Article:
dc.type.categoryFull-texten
dc.formatText-based Documenten
dc.typePresentationen
dc.titleWork-Life Balance of Doctoral Nursing Program Faculty and Implications for Nursing Educationen
dc.contributor.authorSmeltzer, Suzanne C.en
dc.contributor.authorCantrell, Mary Annen
dc.contributor.authorSharts-Hopko, Nancy C.en
dc.contributor.authorHeverly, Mary Annen
dc.contributor.departmentAlpha Nuen
dc.author.detailsSuzanne C. Smeltzer, RN, ANEF, FAAN; Mary Ann Cantrell, RN, ANEF, FAAN; Nancy C. Sharts-Hopko, RN, FAAN; Mary Ann Heverly, BAen
dc.identifier.urihttp://hdl.handle.net/10755/621288-
dc.description.abstractSession presented on Saturday, March 18, 2017: Purpose and Significance: Work-life balance (WLB) contributes to a healthy work environment and is an issue that may affect job performance, job satisfaction and one's intent to remain in a position. WLB is defined as one's ability to achieve and maintain a 'balance' between work and life outside work. Data describing work-life balance of PhD and DNP program faculty were collected through administration of a work-life balance measure as part of a larger survey, and an open-ended question about their experiences. Strategies that doctoral program faculty use to achieve work-life balance were also identified. Methods: Data were collected from a random sample of 554 doctoral program faculty who completed an on-line researcher-developed survey. Doctoral program nursing faculty were asked about their work-life balance via a 15-item Work/Life Balance Self-Assessment scale that asked about the frequency with which they performed specific behaviors during the past three months using a 7-point time-related scale. They were also asked to identify strategies they use to achieve work-life balance. An open-ended item on the survey asked respondents to provide any additional comments they had related to the issues addressed in the overall survey. Analysis: Quantitative data were analyzed using frequencies, analysis of variance, and hierarchical regression. Responses to the open-ended question were analyzed using conventional content analysis (Hsieh & Shannon, 2005). Results: Analysis of quantitative data indicated that current faculty position, number of hours spent weekly teaching, availability of research or teaching assistants, and the presence of an MSN program option explained 7.3% of the variance in work-life balance. After controlling for these characteristics, sacrificing time for self to fulfill work responsibilities, the perception that family responsibilities are incompatible with work role, a sense their work with doctoral students was exhausting, belief that their workload is detrimental to health and well-being, and experiencing fulfillment in performing the work role together predicted an additional 56.5% of the variance in work-life balance. Results of data from the open-ended question from the 137 respondents who provided substantive responses included comments that addressed work-life balance. These included the effect of aging and retirement of senior faculty members on doctoral program faculty workloads, lack of workload credit for dissertation or capstone work, the invisible nature of doctoral teaching, issues associated with the tenure track, inadequate time for research and scholarship, the shortage of faculty in the academic unit, and the burden of administrative responsibilities. Conclusions: The results of analysis of quantitative and qualitative data are consistent with findings of the authors' previous focus group study of DNP and PhD faculty. Although several factors associated with work-life balance are a function of faculty members' age, faculty rank, and time in their faculty role, other factors can be modified to improve faculty members' work-life balance. With the wave in retirements anticipated, strategies to do so may be important in retaining experienced faculty to teach and mentor future doctoral students. Learning Objectives: At the completion of this presentation conference participants will be able to describe the work-life balance of PhD- and DNP-program faculty who teach and mentor doctoral students. At the completion of this presentation conference participants will be able to identify strategies used by PhD- and DNP-program faculty to maintain a work-life balance that is acceptable to them.en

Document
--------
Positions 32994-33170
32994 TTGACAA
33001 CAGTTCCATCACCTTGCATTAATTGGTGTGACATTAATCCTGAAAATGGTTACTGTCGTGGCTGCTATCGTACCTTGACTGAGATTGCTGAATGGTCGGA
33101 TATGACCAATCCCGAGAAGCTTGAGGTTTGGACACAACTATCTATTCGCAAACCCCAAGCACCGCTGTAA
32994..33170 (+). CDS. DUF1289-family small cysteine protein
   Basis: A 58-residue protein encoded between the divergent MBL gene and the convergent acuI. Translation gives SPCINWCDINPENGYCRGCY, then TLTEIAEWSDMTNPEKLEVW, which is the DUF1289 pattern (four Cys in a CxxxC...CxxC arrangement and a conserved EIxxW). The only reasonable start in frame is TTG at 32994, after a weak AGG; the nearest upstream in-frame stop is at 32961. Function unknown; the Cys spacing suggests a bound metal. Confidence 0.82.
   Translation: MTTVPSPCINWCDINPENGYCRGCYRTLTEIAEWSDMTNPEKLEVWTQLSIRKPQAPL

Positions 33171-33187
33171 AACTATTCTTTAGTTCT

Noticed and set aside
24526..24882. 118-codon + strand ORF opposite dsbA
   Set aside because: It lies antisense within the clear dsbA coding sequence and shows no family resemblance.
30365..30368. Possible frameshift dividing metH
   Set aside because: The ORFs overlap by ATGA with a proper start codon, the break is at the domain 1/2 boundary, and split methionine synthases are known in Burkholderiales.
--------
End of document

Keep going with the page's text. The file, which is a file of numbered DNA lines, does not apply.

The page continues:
dc.subjectfacultyen
dc.subjecteducationen
dc.subjecteducationen
dc.date.available2017-03-03T14:34:53Z-
dc.date.issued2017-03-03-
dc.date.accessioned2017-03-03T14:34:53Z-
dc.conference.date2017en
dc.conference.nameCreating Healthy Work Environments 2017en
dc.conference.hostSigma Theta Tau International, the Honor Society of Nursingen
dc.conference.locationIndianapolis, Indiana, USAen
dc.descriptionCreating Healthy Work Environments 2017: Best Practices in Clinical and Academic Settings. Held at the JW Marriott, Indianapolis, Indiana, USAen